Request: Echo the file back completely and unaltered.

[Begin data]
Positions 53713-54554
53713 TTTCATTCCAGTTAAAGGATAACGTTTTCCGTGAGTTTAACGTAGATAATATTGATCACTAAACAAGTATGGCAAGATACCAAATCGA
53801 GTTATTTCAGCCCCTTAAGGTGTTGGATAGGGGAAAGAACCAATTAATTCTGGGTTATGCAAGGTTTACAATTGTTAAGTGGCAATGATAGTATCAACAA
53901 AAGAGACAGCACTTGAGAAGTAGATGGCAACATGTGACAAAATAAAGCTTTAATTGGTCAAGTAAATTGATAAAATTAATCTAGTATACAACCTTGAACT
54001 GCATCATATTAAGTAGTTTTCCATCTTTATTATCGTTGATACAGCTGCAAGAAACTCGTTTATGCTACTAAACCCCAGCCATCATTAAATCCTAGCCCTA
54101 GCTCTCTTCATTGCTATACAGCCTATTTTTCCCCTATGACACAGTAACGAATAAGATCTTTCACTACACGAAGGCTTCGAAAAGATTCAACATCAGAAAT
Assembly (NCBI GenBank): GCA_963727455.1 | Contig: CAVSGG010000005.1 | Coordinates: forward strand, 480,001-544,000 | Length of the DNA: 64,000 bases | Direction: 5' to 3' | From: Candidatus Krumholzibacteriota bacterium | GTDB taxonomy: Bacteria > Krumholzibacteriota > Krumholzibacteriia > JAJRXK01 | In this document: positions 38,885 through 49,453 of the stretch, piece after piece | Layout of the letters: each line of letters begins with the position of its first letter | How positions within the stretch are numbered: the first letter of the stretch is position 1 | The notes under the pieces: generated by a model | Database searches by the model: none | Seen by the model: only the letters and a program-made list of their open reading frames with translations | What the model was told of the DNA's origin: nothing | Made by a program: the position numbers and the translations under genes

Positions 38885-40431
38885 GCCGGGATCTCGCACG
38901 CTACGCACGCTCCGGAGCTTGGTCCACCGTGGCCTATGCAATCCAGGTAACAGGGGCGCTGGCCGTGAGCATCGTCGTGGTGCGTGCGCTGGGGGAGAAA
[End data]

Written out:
Positions 53713-54554
53713 TTTCATTCCAGTTAAAGGATAACGTTTTCCGTGAGTTTAACGTAGATAATATTGATCACTAAACAAGTATGGCAAGATACCAAATCGA
53801 GTTATTTCAGCCCCTTAAGGTGTTGGATAGGGGAAAGAACCAATTAATTCTGGGTTATGCAAGGTTTACAATTGTTAAGTGGCAATGATAGTATCAACAA
53901 AAGAGACAGCACTTGAGAAGTAGATGGCAACATGTGACAAAATAAAGCTTTAATTGGTCAAGTAAATTGATAAAATTAATCTAGTATACAACCTTGAACT
54001 GCATCATATTAAGTAGTTTTCCATCTTTATTATCGTTGATACAGCTGCAAGAAACTCGTTTATGCTACTAAACCCCAGCCATCATTAAATCCTAGCCCTA
54101 GCTCTCTTCATTGCTATACAGCCTATTTTTCCCCTATGACACAGTAACGAATAAGATCTTTCACTACACGAAGGCTTCGAAAAGATTCAACATCAGAAAT
Assembly (NCBI GenBank): GCA_963727455.1 | Contig: CAVSGG010000005.1 | Coordinates: forward strand, 480,001-544,000 | Length of the DNA: 64,000 bases | Direction: 5' to 3' | From: Candidatus Krumholzibacteriota bacterium | GTDB taxonomy: Bacteria > Krumholzibacteriota > Krumholzibacteriia > JAJRXK01 | In this document: positions 38,885 through 49,453 of the stretch, piece after piece | Layout of the letters: each line of letters begins with the position of its first letter | How positions within the stretch are numbered: the first letter of the stretch is position 1 | The notes under the pieces: generated by a model | Database searches by the model: none | Seen by the model: only the letters and a program-made list of their open reading frames with translations | What the model was told of the DNA's origin: nothing | Made by a program: the position numbers and the translations under genes

Positions 38885-40431
38885 GCCGGGATCTCGCACG
38901 CTACGCACGCTCCGGAGCTTGGTCCACCGTGGCCTATGCAATCCAGGTAACAGGGGCGCTGGCCGTGAGCATCGTCGTGGTGCGTGCGCTGGGGGAGAAA